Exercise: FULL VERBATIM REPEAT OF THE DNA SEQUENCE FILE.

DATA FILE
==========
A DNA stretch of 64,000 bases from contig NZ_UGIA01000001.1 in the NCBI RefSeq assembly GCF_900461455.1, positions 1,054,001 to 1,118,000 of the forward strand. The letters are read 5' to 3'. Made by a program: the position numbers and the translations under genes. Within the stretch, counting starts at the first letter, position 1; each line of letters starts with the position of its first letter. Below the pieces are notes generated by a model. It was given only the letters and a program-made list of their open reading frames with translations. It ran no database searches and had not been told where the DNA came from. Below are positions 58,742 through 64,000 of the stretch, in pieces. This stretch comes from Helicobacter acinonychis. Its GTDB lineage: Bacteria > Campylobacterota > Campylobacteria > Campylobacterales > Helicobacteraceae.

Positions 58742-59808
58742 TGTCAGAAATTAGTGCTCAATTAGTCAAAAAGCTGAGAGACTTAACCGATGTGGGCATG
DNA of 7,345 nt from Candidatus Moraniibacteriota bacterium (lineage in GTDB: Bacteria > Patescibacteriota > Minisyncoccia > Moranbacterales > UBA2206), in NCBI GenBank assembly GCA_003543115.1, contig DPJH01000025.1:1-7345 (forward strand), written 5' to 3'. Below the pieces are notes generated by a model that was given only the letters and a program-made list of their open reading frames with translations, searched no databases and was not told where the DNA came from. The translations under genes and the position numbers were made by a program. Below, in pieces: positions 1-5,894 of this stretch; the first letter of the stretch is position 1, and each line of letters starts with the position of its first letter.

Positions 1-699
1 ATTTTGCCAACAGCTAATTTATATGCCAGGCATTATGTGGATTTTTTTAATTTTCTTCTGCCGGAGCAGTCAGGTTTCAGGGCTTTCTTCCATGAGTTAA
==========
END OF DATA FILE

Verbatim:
A DNA stretch of 64,000 bases from contig NZ_UGIA01000001.1 in the NCBI RefSeq assembly GCF_900461455.1, positions 1,054,001 to 1,118,000 of the forward strand. The letters are read 5' to 3'. Made by a program: the position numbers and the translations under genes. Within the stretch, counting starts at the first letter, position 1; each line of letters starts with the position of its first letter. Below the pieces are notes generated by a model. It was given only the letters and a program-made list of their open reading frames with translations. It ran no database searches and had not been told where the DNA came from. Below are positions 58,742 through 64,000 of the stretch, in pieces. This stretch comes from Helicobacter acinonychis. Its GTDB lineage: Bacteria > Campylobacterota > Campylobacteria > Campylobacterales > Helicobacteraceae.

Positions 58742-59808
58742 TGTCAGAAATTAGTGCTCAATTAGTCAAAAAGCTGAGAGACTTAACCGATGTGGGCATG
DNA of 7,345 nt from Candidatus Moraniibacteriota bacterium (lineage in GTDB: Bacteria > Patescibacteriota > Minisyncoccia > Moranbacterales > UBA2206), in NCBI GenBank assembly GCA_003543115.1, contig DPJH01000025.1:1-7345 (forward strand), written 5' to 3'. Below the pieces are notes generated by a model that was given only the letters and a program-made list of their open reading frames with translations, searched no databases and was not told where the DNA came from. The translations under genes and the position numbers were made by a program. Below, in pieces: positions 1-5,894 of this stretch; the first letter of the stretch is position 1, and each line of letters starts with the position of its first letter.

Positions 1-699
1 ATTTTGCCAACAGCTAATTTATATGCCAGGCATTATGTGGATTTTTTTAATTTTCTTCTGCCGGAGCAGTCAGGTTTCAGGGCTTTCTTCCATGAGTTAA